Mamie Kanfer Stewart: The one thing that we tell people, before you ever go into a meeting, is to know exactly what it is that you want to accomplish. A meeting is not just a planned meeting where you have an agenda (hopefully) beforehand.

“A meeting is any time that two people get together and connect in real time using their voices.”

Not chat or email or texting or things like that. If you walk down the hallway and grab a colleague or you call up a colleague on the phone, that’s a meeting.

Even though it’s an emergent or kind of impromptu meeting, you should know exactly what it is that you want to get out of that before you pick up the phone. Same thing with a meeting.

It’s when you know exactly what it is that you want to accomplish. Do you need advice? And if you do need advice, what advice is it that you need? If you need feedback or you need a decision to be made, whatever it is. Once you know exactly what it is, you can then shape your conversation appropriately, know exactly who you should be talking to.

You might discover that you start a conversation and you realize, “I’m talking to the wrong person about this.” Or “I actually didn’t need to talk to you at all, I just needed to sit and think for a minute and I could figure it out on my own.”

When you know exactly what it is that you want to accomplish, you can figure out, “Is a meeting the right next step? Is this person the right person to be engaging?” And then shape the time you have with them to accomplish that objective as fast as possible.

What if the goal of the meeting is to have fun with their coworkers?

Tai Tsao: Sometimes it’s just whether it’s the right timing and right moment. [Think about it] as a recipient of this kind of interruption. Then think, how could you do differently?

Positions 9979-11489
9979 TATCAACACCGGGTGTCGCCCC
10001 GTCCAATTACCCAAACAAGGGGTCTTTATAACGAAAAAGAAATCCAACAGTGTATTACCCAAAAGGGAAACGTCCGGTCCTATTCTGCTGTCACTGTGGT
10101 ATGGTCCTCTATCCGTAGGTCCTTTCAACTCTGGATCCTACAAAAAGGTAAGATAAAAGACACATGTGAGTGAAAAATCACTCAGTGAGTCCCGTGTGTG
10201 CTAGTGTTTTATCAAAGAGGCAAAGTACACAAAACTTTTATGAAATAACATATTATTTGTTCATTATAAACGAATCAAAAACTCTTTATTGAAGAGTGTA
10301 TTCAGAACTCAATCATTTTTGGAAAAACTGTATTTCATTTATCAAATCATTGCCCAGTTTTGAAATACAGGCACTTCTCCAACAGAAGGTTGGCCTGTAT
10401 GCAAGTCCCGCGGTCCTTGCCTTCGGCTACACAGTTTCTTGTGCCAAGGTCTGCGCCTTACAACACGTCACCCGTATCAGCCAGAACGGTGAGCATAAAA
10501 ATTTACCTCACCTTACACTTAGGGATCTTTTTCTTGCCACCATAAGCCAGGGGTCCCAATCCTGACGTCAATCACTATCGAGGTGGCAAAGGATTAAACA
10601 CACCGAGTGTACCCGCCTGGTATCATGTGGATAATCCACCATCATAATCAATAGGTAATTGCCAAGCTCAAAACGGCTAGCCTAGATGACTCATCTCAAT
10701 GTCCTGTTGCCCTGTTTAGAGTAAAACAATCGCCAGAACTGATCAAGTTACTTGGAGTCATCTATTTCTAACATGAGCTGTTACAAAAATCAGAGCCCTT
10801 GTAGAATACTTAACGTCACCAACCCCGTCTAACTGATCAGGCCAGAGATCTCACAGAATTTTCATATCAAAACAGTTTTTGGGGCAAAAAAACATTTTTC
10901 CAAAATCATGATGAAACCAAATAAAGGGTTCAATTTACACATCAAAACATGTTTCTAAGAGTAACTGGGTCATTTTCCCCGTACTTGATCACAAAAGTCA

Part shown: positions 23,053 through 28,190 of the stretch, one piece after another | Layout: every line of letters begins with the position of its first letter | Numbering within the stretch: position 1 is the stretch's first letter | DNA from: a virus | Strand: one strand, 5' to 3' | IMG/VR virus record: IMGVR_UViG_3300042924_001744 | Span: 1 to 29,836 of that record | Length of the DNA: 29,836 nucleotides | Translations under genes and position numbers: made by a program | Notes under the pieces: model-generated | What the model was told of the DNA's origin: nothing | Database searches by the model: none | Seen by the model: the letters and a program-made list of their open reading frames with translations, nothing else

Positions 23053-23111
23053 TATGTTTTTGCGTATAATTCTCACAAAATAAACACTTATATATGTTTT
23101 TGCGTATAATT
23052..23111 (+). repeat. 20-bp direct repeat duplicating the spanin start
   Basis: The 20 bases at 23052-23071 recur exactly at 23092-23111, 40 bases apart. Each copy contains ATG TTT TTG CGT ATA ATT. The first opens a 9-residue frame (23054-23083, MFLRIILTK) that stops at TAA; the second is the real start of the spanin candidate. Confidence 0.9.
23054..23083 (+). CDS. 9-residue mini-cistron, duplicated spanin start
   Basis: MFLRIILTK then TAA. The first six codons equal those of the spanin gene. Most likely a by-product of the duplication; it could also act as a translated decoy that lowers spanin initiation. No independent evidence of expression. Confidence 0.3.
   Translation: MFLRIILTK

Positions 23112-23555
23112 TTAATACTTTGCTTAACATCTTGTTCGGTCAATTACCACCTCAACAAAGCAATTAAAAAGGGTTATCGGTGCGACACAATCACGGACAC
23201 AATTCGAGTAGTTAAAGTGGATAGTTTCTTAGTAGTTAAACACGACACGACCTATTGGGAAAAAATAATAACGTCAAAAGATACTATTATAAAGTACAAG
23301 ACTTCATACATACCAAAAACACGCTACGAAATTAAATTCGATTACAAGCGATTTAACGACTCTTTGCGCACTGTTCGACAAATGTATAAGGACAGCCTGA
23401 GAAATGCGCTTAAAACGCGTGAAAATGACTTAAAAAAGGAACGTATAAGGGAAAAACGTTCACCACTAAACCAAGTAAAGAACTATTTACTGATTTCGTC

If you’re in a zone, you’re trying to figure out something, you’re deep diving in your work and you don’t want to be interrupted, there are a couple of different ways you can do it. You can signal to them that I’m in the zone, I want to focus, or you just tell them, “Can we pick up the conversation later on? In an hour, or wait for a coffee break,” or something like that, if you feel like your work is being interrupted by other people.

Mamie Kanfer Stewart: In our book, we talk about the six reasons to have a meeting. One of them is to connect. It’s absolutely a legitimate thing to say, “I just want to build relationships with my people, with my team internally or with customers or potential customers externally. I want to have a meeting where we just get together and chat.”

Or, “I want to interrupt somebody and see if they want to walk down the hall with me to refill our coffee cups.” Totally fine to have meetings around connection.

“Make sure that it’s the right time for that kind of interaction so that you’re not interrupting someone else’s important work.”

How many different types of meetings are there?

Mamie Kanfer Stewart: There are six reasons to have a meeting, is how we describe them. There are probably lots of different types of meetings that we don’t really get into in the book, but let’s see if I can name them off the top of my head here.

Connecting is really about building relationships with people.

Brainstorming, where you’re coming up with lists or information or ideas and kind of generating content.

Producing, which is more like a working session where you’re actually digging into some material together.

Planning, which could be planning out tasks or work plans or strategies.

Decision making, where you are making a decision and aligning. Trying to make sense of information and get buy in and come together so that everybody leaves on the same page—which, I want to be really clear, is different from presenting.

“Presenting information is not a good reason to have a meeting.”

The only reason you want to have a presenting type of meeting is if the information you’re sharing is really complicated, which gets back to making sure everyone has the same understanding of it. Or you really need buy in from the people.

Make sure that they’re hearing it from you with the energy that you can share that you couldn’t otherwise communicate with, that you’re answering their questions, and you’re really engaging them in that kind of leading format. It’s not just one way, where I could have just sent you an email with this.

Does school technically qualify as presenting meetings?